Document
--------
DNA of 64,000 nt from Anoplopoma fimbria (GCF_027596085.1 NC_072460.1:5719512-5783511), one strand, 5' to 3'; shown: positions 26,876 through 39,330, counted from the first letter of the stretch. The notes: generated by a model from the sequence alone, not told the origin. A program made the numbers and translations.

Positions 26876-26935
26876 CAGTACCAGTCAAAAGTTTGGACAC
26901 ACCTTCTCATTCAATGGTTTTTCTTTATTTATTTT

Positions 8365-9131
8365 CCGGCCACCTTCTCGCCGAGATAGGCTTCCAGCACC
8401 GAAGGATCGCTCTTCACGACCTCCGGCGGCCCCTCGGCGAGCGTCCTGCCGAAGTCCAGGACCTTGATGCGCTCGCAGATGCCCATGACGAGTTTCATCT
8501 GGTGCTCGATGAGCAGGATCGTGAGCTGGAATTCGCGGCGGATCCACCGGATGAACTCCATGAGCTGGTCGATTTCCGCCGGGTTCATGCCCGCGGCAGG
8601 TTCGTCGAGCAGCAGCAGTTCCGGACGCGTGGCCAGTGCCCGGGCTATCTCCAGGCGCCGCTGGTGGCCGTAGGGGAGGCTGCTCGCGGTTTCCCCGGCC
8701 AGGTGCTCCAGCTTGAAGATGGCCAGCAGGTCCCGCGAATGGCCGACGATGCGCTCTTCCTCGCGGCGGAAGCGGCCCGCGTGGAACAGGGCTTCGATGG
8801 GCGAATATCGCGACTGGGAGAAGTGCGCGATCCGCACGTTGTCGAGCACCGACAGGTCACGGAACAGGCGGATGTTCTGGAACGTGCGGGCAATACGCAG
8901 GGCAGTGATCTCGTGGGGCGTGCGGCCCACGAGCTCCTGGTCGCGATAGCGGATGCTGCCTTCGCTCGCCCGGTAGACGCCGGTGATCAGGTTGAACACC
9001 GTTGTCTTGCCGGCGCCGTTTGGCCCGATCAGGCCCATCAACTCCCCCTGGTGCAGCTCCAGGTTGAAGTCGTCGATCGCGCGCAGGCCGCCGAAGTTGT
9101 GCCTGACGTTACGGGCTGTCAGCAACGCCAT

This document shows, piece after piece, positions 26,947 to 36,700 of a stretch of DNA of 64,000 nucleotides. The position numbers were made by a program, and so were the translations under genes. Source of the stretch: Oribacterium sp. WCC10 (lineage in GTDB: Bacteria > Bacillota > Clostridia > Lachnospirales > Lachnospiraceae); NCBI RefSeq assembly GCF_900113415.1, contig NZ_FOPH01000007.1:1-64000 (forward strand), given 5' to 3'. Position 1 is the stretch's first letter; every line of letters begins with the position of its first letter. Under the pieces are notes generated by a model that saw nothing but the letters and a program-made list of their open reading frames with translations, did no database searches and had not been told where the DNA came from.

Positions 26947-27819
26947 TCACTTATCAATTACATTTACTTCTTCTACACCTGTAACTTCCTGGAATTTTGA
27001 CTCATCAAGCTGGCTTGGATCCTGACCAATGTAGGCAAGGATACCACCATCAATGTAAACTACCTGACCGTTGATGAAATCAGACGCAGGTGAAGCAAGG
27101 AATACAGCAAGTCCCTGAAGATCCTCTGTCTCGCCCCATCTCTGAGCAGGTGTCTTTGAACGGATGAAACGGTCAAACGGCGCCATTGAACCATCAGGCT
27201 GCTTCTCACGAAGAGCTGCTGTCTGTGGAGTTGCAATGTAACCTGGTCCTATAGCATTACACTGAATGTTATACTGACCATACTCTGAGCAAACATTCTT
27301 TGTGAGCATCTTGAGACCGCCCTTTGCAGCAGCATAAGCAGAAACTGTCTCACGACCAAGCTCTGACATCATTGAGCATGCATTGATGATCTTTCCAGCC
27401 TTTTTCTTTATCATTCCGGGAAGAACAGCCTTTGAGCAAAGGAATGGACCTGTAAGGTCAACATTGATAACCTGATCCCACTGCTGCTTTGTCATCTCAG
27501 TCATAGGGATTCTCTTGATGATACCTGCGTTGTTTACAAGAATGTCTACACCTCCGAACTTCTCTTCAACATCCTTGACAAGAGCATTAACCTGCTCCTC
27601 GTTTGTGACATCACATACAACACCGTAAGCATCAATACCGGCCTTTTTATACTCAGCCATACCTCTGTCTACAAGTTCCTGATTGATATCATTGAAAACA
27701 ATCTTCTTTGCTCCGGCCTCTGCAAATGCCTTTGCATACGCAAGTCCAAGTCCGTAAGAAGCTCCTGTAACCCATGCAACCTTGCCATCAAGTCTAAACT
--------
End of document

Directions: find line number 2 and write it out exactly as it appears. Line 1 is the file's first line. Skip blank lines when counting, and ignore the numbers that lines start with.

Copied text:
Positions 26876-26935